So whether you call it conflict, tension, or contrast, your presentation also needs it to make it interesting and memorable.

Here are two ways you can build external and internal tension into your presentation.

External conflict: introduce a tension but don’t resolve it until later

In this case, the conflict is yours, not your audience’s. Maybe it’s a story from your own experience or a problem from someone else. Your audience feels the tension and wants to see it resolved, but the problem is not their own.

One client we recently coached told her audience about taking 15 family members–spanning 4 generations and 90 years in age–on a vacation. Where would they go? How would they get there? What special concerns (diet needs, limited mobility, relationship dynamics) would prevail?  By setting the stage with these questions, she created a sense of tension in her listeners–they want to know what’s going to happen! By waiting until the end of her presentation, though, to reveal what happened, she kept their attention through the talk.

Internal conflict: create a desire for change

What do I want my audience to do? This is one of the first questions that should guide your planning. Once you’ve answered that, you can build your message around taking your audience from where they’re at now to the place you want them to go. This differencebetween where they are now and where you want them to go–this contrast–creates tension.

When Steve Jobs introduced the iPhone, for example, he described the current world of smart phones: not very smart and not very easy to use. He then offered Apple’s solution: very smart and very easy to use. That contrast creates a conflict in the audience. “I don’t want to keep using my dumb, difficult phone,” we say to ourselves. “I want the new, smart, easy-to-use phone.”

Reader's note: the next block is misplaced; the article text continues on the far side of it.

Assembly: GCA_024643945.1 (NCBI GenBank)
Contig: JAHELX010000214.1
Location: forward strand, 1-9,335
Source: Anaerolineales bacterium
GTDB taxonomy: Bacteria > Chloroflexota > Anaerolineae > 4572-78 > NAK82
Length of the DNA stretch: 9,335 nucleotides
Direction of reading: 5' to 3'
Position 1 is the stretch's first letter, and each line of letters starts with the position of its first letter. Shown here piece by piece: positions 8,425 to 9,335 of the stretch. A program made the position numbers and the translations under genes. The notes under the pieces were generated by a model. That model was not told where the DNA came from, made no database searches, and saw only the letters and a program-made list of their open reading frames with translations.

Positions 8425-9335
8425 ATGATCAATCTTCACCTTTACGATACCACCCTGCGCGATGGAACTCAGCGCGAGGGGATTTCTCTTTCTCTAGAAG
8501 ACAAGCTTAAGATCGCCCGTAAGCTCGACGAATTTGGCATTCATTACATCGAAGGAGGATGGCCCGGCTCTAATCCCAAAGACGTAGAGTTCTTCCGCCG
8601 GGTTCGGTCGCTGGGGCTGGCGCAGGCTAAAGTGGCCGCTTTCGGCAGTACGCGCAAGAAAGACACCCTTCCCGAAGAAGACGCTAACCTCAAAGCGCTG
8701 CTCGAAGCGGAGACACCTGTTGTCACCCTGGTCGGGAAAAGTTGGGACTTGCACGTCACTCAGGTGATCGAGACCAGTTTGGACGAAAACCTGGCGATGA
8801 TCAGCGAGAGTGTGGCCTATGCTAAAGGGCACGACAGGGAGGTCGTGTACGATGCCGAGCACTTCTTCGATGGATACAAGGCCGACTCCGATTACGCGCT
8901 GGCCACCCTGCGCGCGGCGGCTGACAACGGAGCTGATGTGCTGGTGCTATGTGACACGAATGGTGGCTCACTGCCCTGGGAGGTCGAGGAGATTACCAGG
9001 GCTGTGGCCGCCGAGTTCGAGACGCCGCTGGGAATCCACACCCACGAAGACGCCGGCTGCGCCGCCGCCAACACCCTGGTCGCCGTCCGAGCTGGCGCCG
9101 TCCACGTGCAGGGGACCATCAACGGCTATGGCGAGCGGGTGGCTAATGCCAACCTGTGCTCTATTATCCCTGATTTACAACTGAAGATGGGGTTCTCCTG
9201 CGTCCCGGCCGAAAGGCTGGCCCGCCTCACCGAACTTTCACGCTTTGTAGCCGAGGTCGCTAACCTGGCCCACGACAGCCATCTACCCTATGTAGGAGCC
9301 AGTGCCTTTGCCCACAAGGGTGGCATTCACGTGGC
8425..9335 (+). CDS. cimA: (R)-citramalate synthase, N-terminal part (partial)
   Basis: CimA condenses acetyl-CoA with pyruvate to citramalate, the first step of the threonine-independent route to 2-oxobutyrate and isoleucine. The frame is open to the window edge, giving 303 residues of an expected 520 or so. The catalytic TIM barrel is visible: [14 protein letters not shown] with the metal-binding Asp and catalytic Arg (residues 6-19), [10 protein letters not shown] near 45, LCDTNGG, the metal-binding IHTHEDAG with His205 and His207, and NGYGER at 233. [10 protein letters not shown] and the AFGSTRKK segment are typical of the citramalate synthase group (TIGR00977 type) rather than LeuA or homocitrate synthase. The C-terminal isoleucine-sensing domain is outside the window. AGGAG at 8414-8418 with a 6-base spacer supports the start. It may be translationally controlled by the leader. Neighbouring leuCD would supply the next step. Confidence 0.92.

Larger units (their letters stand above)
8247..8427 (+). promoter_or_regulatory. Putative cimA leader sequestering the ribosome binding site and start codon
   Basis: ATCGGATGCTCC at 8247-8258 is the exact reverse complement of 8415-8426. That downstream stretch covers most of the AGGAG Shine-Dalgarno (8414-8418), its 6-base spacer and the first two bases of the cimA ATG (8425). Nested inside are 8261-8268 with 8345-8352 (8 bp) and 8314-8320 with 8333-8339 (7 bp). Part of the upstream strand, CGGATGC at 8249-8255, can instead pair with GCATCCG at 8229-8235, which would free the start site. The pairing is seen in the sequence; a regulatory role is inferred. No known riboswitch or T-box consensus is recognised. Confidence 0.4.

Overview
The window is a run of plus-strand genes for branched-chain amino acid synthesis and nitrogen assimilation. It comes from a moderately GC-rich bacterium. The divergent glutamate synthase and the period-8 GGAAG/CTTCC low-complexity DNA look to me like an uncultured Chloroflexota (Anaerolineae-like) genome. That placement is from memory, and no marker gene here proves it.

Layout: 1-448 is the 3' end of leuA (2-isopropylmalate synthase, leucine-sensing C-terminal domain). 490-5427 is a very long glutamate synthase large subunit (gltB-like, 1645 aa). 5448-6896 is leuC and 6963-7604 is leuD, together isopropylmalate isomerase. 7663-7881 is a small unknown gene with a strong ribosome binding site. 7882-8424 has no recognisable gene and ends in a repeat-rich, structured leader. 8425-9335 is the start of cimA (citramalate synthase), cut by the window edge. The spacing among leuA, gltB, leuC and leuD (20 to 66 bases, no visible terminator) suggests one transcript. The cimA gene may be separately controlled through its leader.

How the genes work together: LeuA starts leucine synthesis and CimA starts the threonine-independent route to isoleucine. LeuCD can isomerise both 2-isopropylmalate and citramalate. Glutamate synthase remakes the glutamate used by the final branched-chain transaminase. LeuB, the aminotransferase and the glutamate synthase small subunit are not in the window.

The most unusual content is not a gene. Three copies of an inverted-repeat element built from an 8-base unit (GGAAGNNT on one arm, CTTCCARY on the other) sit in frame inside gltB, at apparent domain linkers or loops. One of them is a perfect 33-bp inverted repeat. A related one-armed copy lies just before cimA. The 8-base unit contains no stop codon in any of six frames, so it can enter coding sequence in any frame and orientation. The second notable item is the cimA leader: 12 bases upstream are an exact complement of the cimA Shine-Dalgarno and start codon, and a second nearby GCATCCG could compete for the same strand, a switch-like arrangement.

What change do you want your audience to make? Create tension and highlight it. In fact, Nancy Duarte has a great TED talk describing how to use this type of contrast to structure an entire presentation. Check it out.

In your next presentation, find a way to include conflict to keep your audience interested and you’ll find it easier to move them as well.

Image via Wikimedia Commons

Case Study: Build Unstoppable Momentum into Your Speaking and Writing by Tapping into the Power of Collaboration

Jill Savage, CEO of Hearts at Home - Renovate Communication Design, LLCToday’s case study (and our first guest post) comes from Jill Savage, an author and speaker who is passionate about encouraging families. Jill is the CEO of Hearts at Home, a non-profit that seeks to encourage, educate, and equip moms. She has written nine books including Professionalizing Motherhood, My Heart’s At Home, Real Moms…Real Jesus, and her most recent release No More Perfect Moms.

I tend to be a lone ranger.

I’m an introvert which means that I am refueled by being alone. Many introverts are also internal processors. Rarely discussing an issue with others, I think through every angle of a challenge in order to determine how to proceed. My internal processing drives my husband crazy because I’ve been known to internally process a decision we need to make about home and family and then announce to my husband the decision that we—I mean I—have made.

When it comes to my writing and speaking, I have most often operated out of my introvert/internal processor tendencies.

Until this past year.

That’s when I learned about the power of collaboration for speaking and writing.

On February 1, 2013, my ninth book was released. No More Perfect Moms is my first book created by collaboration. Most of the concepts in the book came out of conversations I’ve had with people at my speaking engagements, on my blog, and on Facebook. They asked questions that caused me to think. They shared thoughts that generated creativity. They brainstormed ideas that helped me to formulate concepts. My Facebook followers doubled as a focus group that quickly answered questions I posed during the writing process allowing me to better address an issue than I could have ever done on my own. Collaboration strengthened the message that truly connected to the heart of the reader.